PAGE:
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Israel lawmaker wonders if his Labor Party may deserve its fate

Labor seeks new leadership and is trying to regroup. But Daniel Ben-Simon fears it might be too late. The outspoken member of the Knesset spoke about why Israelis have turned against his party.

March 28, 2011|By Edmund Sanders, Los Angeles Times
  • Morrocan-born Israeli Labor Knesset member Daniel Ben-Simon, left, chats with Andre Azoulay, advisor to Morrocan King Mohammed VI, at a Jerusalem event in 2009.
Morrocan-born Israeli Labor Knesset member Daniel Ben-Simon, left, chats… (Abdelhak Senna, AFP/Getty…)

Reporting from Jerusalem — He says the Israeli left is in disarray and its standard-bearer Labor Party has betrayed its values so much, it might be renamed the "Prostitution Party."

It's a harsh analysis, and somewhat surprising given that it comes from lawmaker Daniel Ben-Simon, one of the party's leaders.

In January, Ben-Simon was so frustrated that he announced plans to leave Labor. But he changed his mind after former Labor Party Chairman Ehud Barak quit instead to form his own party, just as other party leaders were threatening to oust Barak.

Now Labor is looking for new leadership and trying to regroup. But Ben-Simon fears it might be too late. The outspoken, Moroccan-born member of the Knesset, or parliament, talked to the Los Angeles Times about why Israelis have turned against his party.

Where did Labor go wrong? The party is rooted in Israel's founding and now is on the verge of extinction.

This party founded the state, created the culture, the values, the jobs and the army. But after its 27 years of total dominance in power, Israelis rejected the party in 1977. Since then, the party has never really recovered.

Though I'm a member, I couldn't tell you the exact identity of this party. In the past 30 years, we have joined any government and we have given legitimacy to any idea. Most recently, we joined the most extreme [right-wing] coalition since the creation of the state. It's not a prostitution party, but it's nearly that. Israelis are sick and tired of it. In the last election, we got 13 seats. The natural decision would have been to go to the opposition. But we joined the coalition. Why? If we've been given a political death sentence, we deserve it. Israelis are saying: "My God, where is your honor? Where is your ideology?"

But traditional Labor ideology is all around today. Endorsement of a Palestinian state once defined the Labor Party; now it's widely accepted by almost everyone, even Likud leaders.

It's a kind of solace, a consolation for the poor. We have been winning on ideas but losing on the ballot. My impression is that Israelis vote for the right wing in order to carry out left-wing ideology. Most of what [former Prime Ministers] Menachem Begin and Ariel Sharon did, and what [current Prime Minister Benjamin] Netanyahu is going to do, was created in our house. Despite that, Israelis don't vote for us.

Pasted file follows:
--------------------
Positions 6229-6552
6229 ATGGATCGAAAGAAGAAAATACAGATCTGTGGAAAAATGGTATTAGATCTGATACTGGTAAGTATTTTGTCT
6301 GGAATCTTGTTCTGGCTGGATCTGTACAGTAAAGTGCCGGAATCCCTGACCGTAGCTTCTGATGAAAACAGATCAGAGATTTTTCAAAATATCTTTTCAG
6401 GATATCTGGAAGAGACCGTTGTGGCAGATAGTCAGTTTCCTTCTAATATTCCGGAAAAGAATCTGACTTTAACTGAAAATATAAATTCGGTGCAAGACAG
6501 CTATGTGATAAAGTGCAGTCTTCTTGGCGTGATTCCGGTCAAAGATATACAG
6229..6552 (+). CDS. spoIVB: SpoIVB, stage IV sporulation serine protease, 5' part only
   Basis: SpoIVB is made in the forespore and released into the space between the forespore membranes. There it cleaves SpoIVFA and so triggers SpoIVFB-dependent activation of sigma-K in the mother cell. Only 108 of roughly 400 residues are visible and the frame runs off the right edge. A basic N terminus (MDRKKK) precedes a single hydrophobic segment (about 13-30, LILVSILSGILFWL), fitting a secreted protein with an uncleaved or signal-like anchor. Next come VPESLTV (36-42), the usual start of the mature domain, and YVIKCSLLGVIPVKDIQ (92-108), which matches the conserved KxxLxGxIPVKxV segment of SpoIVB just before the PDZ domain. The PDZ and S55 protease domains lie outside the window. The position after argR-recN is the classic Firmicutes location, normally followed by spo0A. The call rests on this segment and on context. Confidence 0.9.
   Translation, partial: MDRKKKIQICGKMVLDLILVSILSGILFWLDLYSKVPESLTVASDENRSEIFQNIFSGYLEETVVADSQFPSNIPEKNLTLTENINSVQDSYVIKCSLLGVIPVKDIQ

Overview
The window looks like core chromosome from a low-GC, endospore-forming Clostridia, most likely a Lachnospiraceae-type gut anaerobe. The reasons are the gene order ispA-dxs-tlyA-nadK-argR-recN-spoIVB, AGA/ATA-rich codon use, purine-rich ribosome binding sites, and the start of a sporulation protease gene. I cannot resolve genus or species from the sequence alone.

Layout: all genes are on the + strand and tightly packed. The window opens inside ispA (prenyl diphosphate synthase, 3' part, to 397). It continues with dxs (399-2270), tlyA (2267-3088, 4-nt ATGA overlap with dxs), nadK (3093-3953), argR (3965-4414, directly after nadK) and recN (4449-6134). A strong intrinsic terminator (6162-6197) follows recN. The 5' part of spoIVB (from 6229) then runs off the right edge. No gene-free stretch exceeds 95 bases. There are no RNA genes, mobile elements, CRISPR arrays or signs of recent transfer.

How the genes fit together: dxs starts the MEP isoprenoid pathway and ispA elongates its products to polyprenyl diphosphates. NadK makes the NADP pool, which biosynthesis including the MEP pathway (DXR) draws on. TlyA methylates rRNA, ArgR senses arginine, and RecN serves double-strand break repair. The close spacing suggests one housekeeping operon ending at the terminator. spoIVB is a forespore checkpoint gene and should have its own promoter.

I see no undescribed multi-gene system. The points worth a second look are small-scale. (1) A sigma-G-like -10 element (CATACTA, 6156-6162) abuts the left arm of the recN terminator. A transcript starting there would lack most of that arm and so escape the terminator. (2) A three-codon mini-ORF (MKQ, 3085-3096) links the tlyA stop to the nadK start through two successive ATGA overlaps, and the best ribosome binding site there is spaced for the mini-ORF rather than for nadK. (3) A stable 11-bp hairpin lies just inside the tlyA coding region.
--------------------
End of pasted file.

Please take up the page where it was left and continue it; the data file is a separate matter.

Why not? They don't trust you to execute your own ideas?

Absolutely. You got the answer Nov. 4, 1995. As soon as [then-Prime Minister Yitzhak] Rabin touched the issue of peace, he was killed. In their eyes, we are not kosher enough. We are not legitimate enough to touch the issue of peace with the enemy. This is something deep in the souls of Israelis. They like us. They will rely on us for anything, except for making a deal with the Arabs.

By not "kosher" enough, you mean not nationalistic or patriotic enough?

Yes.

There does seem to be an image problem with the Labor Party. It's frequently painted nowadays as anti-Israel.

This is new and worrisome and something that I've never encountered before. It's a kind of McCarthyist attitude. And it's associated with the rise of the Russian [immigrant] party [Yisrael Beiteinu] and the Putin of Israel, Mr. [Avigdor] Lieberman. [This week] there will be a vote on establishing a commission to investigate the left. It's insane. The left created this country. … The tragedy is that newcomers are teaching the founders a lesson in patriotism.

Some might say these newcomers are outmaneuvering the old-timers, politically speaking.

Yes, I'd say I tip my hat to them. The fact that they've reached the point they reached is due to their political power and maneuvering. I envy their influence and the way they've been able to change society.

Maybe Israelis are simply not as liberal as they once were, and that's why Labor is slipping.

I tend to disagree with this. I've followed Israeli politics for 25 years, and no one can tell me what Israelis think. If you present them with a peace deal, 85% will say yes, and Mr. Netanyahu knows this.

Conservatives would say Israel did exactly that in the 2000 Camp David peace talks, and Palestinians said no, which led to the second intifada. Was that a factor in Labor's downfall? Did Israelis become disillusioned with the peace process and, by association, Labor?

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